Have you ever wondered about the origin of rose geranium essential oil’s name? Pelargonium graveolens, the botanical name of the source of this oil, is not a geranium but a species in the Pelargonium genus, which is indigenous to various parts of southern Africa. So how did the essential oil get the name geranium if it is not from the geranium plant? An interesting explanation for this was found in the book Cape Floral Kingdom by Conrad Lighton.
The garden and pot plants we commonly call geraniums are classified botanically as pelargoniums and they represent one of the Cape Floral Kingdom’s big contributions to the gardens (and window-boxes) of the world. There are actually very few true geraniums in South Africa and geranium is by far the older of the two names. The generic names for both species come from the mouths of two birds: geranium (geranos the Greek word for crane) was bestowed some 1800 years ago on a plant whose long-beaked seed vessel resembled a crane’s bill. More recently the name pelargonium (pelargos the Greek word for stork) was given to the plant whose seed vessel looked more like a stork’s bill. An example of the “crane’s bill”:
The seed vessel of Geranium sanguineum / Image: Wikipedia
If you’re still confused (as I was after this explanation) there is another way to tell the one from the other: the pelargonium has five petals which are unequally divided and the geranium has five equal petals symmetrically arranged. This is an example of the geranium’s equal petals:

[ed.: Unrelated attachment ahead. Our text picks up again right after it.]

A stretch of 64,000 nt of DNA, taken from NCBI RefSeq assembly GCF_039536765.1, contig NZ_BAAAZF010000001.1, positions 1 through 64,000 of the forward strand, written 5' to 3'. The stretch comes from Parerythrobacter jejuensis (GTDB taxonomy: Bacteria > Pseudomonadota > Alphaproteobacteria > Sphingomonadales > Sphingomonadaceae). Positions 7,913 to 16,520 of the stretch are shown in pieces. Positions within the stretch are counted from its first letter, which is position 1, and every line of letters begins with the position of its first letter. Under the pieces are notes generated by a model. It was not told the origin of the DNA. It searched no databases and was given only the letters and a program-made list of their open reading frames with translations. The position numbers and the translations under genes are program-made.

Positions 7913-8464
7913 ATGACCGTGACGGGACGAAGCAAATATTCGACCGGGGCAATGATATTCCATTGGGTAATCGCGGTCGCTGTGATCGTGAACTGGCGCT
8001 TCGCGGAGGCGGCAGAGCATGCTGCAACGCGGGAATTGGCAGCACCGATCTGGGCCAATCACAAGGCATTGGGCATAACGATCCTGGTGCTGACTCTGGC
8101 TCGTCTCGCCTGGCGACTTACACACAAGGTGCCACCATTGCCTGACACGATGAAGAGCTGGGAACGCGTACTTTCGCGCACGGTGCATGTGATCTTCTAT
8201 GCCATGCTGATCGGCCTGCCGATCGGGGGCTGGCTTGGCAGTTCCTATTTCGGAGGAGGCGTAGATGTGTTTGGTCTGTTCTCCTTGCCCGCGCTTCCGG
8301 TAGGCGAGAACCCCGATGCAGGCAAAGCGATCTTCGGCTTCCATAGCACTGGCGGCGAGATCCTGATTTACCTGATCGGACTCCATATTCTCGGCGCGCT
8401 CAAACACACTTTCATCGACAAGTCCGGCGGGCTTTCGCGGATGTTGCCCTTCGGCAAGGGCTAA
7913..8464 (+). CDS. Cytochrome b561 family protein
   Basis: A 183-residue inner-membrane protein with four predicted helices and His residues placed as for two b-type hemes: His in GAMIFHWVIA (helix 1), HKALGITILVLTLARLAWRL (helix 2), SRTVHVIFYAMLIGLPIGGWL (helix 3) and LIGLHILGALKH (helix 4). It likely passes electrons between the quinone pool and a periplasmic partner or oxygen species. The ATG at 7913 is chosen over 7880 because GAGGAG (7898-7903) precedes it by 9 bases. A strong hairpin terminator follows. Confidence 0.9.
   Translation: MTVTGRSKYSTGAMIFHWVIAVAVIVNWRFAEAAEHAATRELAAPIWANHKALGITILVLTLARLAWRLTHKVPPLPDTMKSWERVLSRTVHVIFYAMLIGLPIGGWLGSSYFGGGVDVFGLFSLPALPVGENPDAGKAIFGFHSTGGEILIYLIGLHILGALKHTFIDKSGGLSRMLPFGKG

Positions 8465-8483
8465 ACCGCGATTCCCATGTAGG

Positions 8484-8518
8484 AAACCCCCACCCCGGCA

Geranium incanum / Carpet geranium / Horlosie / Vrouetee / Bergtee / Image: newplant.co.za
Pelargonium graveolens cultivars have a wide variety of smells, including rose (rose geranium), citrus, mint, coconut, nutmeg as well as various fruits. Here is an example of the unequally divided petals of a pelargonium also used for the distillation of rose geranium essential oil:
Whether the seeds resembles a stork of a crane’s beak or the petals are equally divided or not, geraniums and pelargonium are both from Geraniaceae family, therefore the name of the essential oil. These modest plants bring colour to our gardens and window-boxes. And fragrance to our homes via the essential oil being used in food, soap (the Spanish Maja soap), and perfume (Geranium pour Monsieur by Frederic Malle and Geranium Perfume for Women by Yardley London). Indeed a word traveller from southern Africa!
The fragrance of buchu is strong, wild and I would like to call it an “inner male” or animus aroma. Carl Jung described the animus (or a woman’s inner male) as positive energy that represents empowerment, the capacity to engage in and fight for what she wants, and the assertion of the live force.
My initiation into buchu was facilitated by the late Eps Joubert, an eccentric and passionate mathematics teacher and nature lover from Bredasdorp. He is also known as the “father” of the Foot Of Africa Marathon and his lasting gift to athletes from over the world is the fynbos route in the Bredasdorp mountain.